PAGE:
What was it like working with him? He must have been quite influential as in my humble opinion your first album has the same enticing blend of, melody and power that New England displayed on their debut?
Hirsh is as nice as he is talented. He taught us to breakdown a song into the basic parts and then build from there. We learned to try many different ideas before settling on one. He really opened our eyes to the craft of song writing and studio work.

The band's relationship with Hirsh continues to this day as Andre performed on his latest solo album. Do you anticipate any further collaborations with him in the near future?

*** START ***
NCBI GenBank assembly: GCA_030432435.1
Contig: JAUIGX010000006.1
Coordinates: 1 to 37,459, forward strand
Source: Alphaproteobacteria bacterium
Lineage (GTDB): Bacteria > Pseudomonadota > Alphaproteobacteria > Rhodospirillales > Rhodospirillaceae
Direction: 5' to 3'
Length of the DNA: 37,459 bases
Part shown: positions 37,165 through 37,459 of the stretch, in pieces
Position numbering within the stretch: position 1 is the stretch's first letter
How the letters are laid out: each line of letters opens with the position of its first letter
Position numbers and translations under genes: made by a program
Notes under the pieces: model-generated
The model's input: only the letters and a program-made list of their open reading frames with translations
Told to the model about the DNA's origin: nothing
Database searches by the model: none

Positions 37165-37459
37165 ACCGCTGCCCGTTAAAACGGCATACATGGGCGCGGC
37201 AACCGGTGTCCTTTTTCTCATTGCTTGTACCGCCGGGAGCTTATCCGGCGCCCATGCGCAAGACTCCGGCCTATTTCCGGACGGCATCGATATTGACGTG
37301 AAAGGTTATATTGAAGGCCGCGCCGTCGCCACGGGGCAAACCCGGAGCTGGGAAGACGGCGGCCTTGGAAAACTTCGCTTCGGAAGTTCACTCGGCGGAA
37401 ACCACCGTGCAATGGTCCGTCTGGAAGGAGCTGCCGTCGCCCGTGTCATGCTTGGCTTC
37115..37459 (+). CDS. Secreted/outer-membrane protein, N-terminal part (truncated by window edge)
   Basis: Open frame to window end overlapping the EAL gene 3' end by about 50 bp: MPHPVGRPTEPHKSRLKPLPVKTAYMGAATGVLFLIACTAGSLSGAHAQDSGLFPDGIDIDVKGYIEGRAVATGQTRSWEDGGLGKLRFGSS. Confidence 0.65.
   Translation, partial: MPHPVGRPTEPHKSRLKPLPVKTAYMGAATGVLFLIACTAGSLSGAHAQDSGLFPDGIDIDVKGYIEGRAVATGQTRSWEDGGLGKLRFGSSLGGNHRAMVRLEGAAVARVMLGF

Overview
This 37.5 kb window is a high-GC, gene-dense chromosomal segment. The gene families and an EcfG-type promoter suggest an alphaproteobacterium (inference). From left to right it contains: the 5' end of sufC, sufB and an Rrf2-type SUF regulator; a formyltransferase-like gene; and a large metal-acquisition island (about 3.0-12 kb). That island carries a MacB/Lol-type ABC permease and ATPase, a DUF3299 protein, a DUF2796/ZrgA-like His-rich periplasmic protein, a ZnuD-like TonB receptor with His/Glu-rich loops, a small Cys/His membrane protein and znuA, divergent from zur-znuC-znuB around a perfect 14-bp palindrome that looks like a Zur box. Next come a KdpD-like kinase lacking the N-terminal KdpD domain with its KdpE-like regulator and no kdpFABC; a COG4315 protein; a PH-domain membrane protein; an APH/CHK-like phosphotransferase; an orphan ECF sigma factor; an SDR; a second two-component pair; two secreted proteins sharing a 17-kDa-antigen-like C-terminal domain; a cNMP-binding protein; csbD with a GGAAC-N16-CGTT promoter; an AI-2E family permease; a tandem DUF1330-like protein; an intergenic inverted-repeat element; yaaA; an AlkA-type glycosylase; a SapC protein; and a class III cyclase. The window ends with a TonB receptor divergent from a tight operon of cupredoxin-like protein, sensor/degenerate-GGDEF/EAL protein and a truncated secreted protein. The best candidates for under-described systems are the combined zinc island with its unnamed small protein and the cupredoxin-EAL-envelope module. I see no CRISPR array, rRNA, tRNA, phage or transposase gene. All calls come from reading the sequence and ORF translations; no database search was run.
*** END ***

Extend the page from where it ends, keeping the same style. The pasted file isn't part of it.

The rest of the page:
We could only hope so. We have been talking about having him join us in the studio to work on some ideas.

I'm intrigued that you were taken under the proverbial wing of sixties icon Richie Havens he's not a name you would normally associate with hard rock music. How did this relationship bear fruition?
We met Richie in his penthouse in NYC. I think what we gained from Ritchie was the idea of self-promotion and how to create a marketing brand for the band. He is a very talented man. We also learned not to eat at Burger King in Times Square at 3:00 a.m. (laughing) But that is another story!

What was the most important piece of advice he gave you?
Same as above.

To my mind, having Aldo Nova as your producer on paper would seem to be a winning combination, particularly with his proven track record of success. Why on earth were the recordings shelved? Yet another example of short sighted-ness from record company executives I suppose?